Walter Scott's classic novel Ivanhoe is, in my opinion, an excellent read. Written and completed 200 years ago this November, it combines a pleasant reading experience with good moral values and strong characters and (for the teacher) a great source of history as it engulfs the reader into life during the medieval time period.
Setting the stage
The story takes place in England, about 1200 A.D. It had been about a century since the French-Viking people known as the Normans had taken over control of England. To the common people of Anglo-Saxon descent, these new rulers are tyrants who look down and exploit them.
The king is Richard I, but he has been away with the crusades. His brother, Prince John (yep, we've heard of him) reigns in his stead and, in reality, had taken over the kingdom.
Another group of interest is known as the “Knights Templar.” Originally commission to protect pilgrims in the holy land, this order was an interesting hybrid of practices.
They were knights and warriors of the purest kind.
They also lived the life of a monk; being very pious in their life, having their religious rituals and forbidding to marry.
Lastly, but certainly not least, are the Jews. The laws of the time had restricted them in their professions to either money lenders or merchants. In the book, the Christians look down on them as dishonorable, tight-fisted lovers of money. For their part, the Jews didn't hold the Christians in any higher regard themselves.
Some of the characters, in brief:
Saxon lord and proud of it. He detests all things Norman and longs for a Saxon to again sit on the throne of England.
Wilfred of Ivanhoe
Cedric's son. His was previously disinherited and disavowed by his father for following king Richard on his crusade and for becoming like a Norman.
Ward to Cedric, she and Wilfred are in love with each other.
Kin to Cedric and the man Cedric wants Rowena to marry. Their marriage is part of his ambition to have a Saxon rule over England.
A Jewess and daughter of Isaac of York, a rich money-lender. A kindhearted woman, she knows how to apply plants for healing. She is very good at this.
You simply must like Rebecca, because not only is she a good person at heart, she also has a moral fortitude to match. Whether she is in a cell fearing being physically put-upon, or facing a very real prospect of being burned at the stake, she is immovable in staying the course in doing what she feels is right.
Brian de Bois-Guilbert
A knight-Templar and the chief bad-guy in the novel.
The “merry men”
Yes, they're in the story. However, the book does not refer to them as the "merry men." Robin Hood introduces himself as Robin of Locksley, and friar Tuck is mentioned by name. Everyone else is just referred to as outlaws or bandits.
The plot – in brief
In the beginning, Cedric is holding a feast prior to an upcoming jousting tournament.
Amongst the contestants in the tournament itself is an unknown knight who refuses to identify himself and remains in his armor. The unknown knight, known only as "the disinherited knight," carries the day; ending up badly wounded and fainting due to a loss of blood. He is whisked away before anyone can find out who he is.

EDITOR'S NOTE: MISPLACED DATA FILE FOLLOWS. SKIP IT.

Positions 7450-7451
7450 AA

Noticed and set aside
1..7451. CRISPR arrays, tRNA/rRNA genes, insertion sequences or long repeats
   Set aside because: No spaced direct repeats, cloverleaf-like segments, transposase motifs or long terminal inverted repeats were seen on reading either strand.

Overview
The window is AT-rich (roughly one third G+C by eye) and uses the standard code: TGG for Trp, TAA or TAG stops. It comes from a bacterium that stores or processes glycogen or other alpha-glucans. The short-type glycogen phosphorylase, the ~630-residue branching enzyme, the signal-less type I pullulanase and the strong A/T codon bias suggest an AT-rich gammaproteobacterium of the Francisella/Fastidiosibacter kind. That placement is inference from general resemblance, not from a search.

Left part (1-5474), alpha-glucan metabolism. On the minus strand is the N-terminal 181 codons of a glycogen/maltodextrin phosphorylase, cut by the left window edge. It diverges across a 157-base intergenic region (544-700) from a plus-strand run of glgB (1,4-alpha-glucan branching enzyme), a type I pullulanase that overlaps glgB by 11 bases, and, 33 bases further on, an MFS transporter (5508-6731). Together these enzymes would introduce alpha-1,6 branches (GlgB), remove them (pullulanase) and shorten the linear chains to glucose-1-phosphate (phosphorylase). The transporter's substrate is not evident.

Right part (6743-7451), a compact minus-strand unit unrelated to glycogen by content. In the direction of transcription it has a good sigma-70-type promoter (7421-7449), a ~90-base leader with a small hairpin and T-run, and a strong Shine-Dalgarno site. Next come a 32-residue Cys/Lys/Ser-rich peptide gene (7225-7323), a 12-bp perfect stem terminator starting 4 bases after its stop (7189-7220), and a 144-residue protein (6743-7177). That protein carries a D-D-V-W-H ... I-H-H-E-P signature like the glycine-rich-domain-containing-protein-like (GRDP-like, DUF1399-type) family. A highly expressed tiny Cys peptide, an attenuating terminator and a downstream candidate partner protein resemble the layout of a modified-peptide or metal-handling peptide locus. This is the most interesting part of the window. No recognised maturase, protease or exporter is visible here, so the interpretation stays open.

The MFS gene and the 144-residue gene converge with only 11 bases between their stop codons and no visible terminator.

The disinherited knight, who we learn is Wilfred of Ivanhoe, gets treated for his wounds by Rebecca and, with her care, he begins his recovery back to health.
Later, a party containing Cedric, Rebecca, her father and others set out through the wilderness and end up being attacked by a group of what appear to be outlaws. They are, in fact, Brian de Bois-Guilbert and his gang. the group gets kidnapped and is taken back to his castle. The men are to be held for ransom. However, Brian makes advancements to Rebecca (nothing bad ends up happening) and wants her to marry him. She refuses.
Meanwhile, some of Cedric's people meet up with the merry men and enough of a force is gathered to attack the castle and rescue the prisoners … Almost.
In the final fighting, Brian takes Rebecca and rides to a Templar castle. There she finds herself on trial as a witch. The trial is a fraud and the witnesses phony, but nobody is prepared to speak up about it. The inevitable verdict is reached. Finally, she looks at a note slipped to her by Brian before the trial. It advises her to ask for a champion.
In this day disputes were often settled by the two parties fighting it out. By making this request she asked for the matter to be settled by combat and asked for somebody to be her champion to fight for her.
But who would fight for her? Only one can come to her rescue, Wilfred of Ivanhoe.
Still recovering from his wounds and barely able to ride, he rushes in to be Rebecca's champion. She had saved him and, Jew or not, he is prepared to do right by her.
The ending? It all turns out for the right (almost). Ivanhoe jousts Brian de Bois-Guilbert who dies, but not from wounds of combat. The strain on his heart between needing to do his best to defeat Rebecca's champion at the loss of her life proved too much.
So, the guy gets the girl, Wilfred and Rowena go off and get married. Ivanhoe is reconciled to his father Cedric. Saxon and Norman move towards getting along better with each other.
And Rebecca? She had fallen for Wilfred. But in the final analysis, he is untouchable. So she ends up moving away.
A happy ending (largely). Just the way a story should end (almost).
(1952) A good movie that does as much justice to a book as any 90-minute movie can. Elizabeth Taylor makes a very good Rebecca.
On the web
This presentation covers all aspects of knights, becoming a knight, code of conduct, etc.
Medieval Jousting - Hever Castle - The Knights of Royal England
Video showing highlights of modern recreation of a jousting tournament.
Jews In Medieval England
A brief telling of the Jewish experience in medieval England.
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